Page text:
It’s like renting an apartment. You won’t have to share your personal space like the bedroom, kitchen, or bathroom. But you’ll still be sharing a select few resources with other apartments, which is where the limitations of this type of hosting come into play.
When your website outgrows your shared plan, you can think of upgrading to a VPS. Here, your website still shares a single server with other sites, but the number of servers will be significantly lower.
Think about it: You get a bigger slice of cake when there are five people at a party as opposed to 10.
VPS hosting is the middle ground between a shared server and a dedicated server. We recommend this hosting for website owners that want more control but don’t necessarily have the budget to get a dedicated server.
It can also be a viable choice for advanced users that want specific software and package installations.
Keep in mind that while VPS hosting does give you more customization and storage space, it still isn’t efficient to handle high traffic levels or usage spikes. So your site performance can still be compromised.
#4 Cloud Web Hosting
You’ve got to be living under a rock if you haven’t heard about cloud hosting. After all, it’s the latest buzzword in the tech world.
This hosting type is the hybrid version of a VPS. The only difference is that the former is more cost-effective.
It involves working with multiple remote servers, with every server having different responsibilities. If one of the servers gets compromised or has a problem, the other servers on the network will step up and take over those responsibilities, keeping everything on track.
In other words, companies can consume computing resources like a utility.
Even users can use as many resources as they want without building or maintaining their own computing infrastructure. Instead, the available resources are spread across several servers, which, in turn, reduces the chance of any downtime due to server malfunction.
It’s why so many people find cloud hosting more appealing than traditional web hosting.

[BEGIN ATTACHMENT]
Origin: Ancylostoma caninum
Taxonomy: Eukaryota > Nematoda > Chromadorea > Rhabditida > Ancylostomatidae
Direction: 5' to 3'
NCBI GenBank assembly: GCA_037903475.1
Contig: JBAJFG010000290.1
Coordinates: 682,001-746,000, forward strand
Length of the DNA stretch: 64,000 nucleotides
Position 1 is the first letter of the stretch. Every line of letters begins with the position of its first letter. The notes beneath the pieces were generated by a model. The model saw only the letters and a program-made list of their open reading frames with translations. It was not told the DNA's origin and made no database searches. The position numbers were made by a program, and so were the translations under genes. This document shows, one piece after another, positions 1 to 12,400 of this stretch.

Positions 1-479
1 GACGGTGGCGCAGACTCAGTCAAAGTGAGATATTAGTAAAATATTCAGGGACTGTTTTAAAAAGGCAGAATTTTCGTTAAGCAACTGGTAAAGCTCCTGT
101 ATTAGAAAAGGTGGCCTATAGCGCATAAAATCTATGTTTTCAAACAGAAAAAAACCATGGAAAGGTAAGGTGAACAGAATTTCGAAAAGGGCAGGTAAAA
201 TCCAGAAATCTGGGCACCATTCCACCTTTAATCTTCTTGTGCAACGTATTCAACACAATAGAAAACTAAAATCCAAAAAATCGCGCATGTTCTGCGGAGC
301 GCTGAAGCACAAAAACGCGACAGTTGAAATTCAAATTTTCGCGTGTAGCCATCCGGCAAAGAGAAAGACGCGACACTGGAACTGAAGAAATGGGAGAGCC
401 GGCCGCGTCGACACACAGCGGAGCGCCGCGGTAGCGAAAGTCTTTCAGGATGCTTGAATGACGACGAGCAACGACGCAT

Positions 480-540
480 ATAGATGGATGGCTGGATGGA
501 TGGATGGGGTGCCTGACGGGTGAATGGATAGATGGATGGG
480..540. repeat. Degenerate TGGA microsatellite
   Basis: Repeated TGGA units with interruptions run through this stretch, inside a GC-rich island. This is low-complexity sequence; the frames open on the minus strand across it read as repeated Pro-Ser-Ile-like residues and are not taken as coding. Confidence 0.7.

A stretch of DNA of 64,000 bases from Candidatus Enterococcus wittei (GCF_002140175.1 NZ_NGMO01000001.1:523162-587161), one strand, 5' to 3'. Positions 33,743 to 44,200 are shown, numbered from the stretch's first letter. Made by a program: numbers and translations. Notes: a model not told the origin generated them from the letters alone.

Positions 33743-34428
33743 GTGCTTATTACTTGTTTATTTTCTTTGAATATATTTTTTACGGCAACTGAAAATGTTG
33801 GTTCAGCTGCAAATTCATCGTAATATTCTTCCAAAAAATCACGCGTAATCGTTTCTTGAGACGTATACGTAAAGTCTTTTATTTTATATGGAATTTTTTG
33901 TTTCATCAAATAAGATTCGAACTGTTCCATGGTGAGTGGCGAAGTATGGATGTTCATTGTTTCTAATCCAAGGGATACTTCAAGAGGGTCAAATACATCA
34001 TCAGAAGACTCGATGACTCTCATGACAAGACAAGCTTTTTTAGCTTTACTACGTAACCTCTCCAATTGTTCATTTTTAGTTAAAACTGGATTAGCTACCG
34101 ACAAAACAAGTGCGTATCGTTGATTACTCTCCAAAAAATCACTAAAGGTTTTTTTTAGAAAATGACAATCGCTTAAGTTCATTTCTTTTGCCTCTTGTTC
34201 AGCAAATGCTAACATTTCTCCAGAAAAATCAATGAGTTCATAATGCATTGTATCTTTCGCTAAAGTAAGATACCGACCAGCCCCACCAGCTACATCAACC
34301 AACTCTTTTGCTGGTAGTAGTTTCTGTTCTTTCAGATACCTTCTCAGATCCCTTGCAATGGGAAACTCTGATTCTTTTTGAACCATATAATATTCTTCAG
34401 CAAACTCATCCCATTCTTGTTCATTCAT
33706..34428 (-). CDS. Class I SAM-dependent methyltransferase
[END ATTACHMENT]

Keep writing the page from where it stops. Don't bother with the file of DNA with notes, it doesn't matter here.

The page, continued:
There’s always a constant dilemma between server resources and price when you select traditional hosting. Obviously, you don’t want to overpay for a plan with resources that you‘ll never use, but you also don’t want to exceed the resources of a cheaper plan and compromise your website performance.
The scalability of cloud web hosting provides a happy middle ground, letting you upgrade in the event of traffic spikes. All you have to do is select a plan that can accommodate that kind of traffic.
#5 WordPress Web Hosting
WordPress hosting is just another form of shared hosting, specifically created for WordPress website owners. What’s more, you get to options under this hosting type:
- Shared WordPress hosting
- Managed WordPress hosting
Shared WordPress hosting works similar to that of shared hosting. The only difference is that WordPress might be pre-installed here.
On the other hand, Managed WordPress hosting gives you extra (and super useful!) benefits that boost your website security, server caching, loading speeds, and staging effectively.
We have to point out that WordPress hosting also has added security to protect both press website owners. This can come in handy as cybercriminals often target WordPress websites due to their massive popularity.
#6 Reseller Web Hosting
Reseller Web hosting lets you sell hosting services to your clients.
This type of hosting is only for a targeted customer base, such as agencies, web developers, and web designers. Basically, those people who already have clients in this space, due to which they can simply add web hosting to the services they currently offer.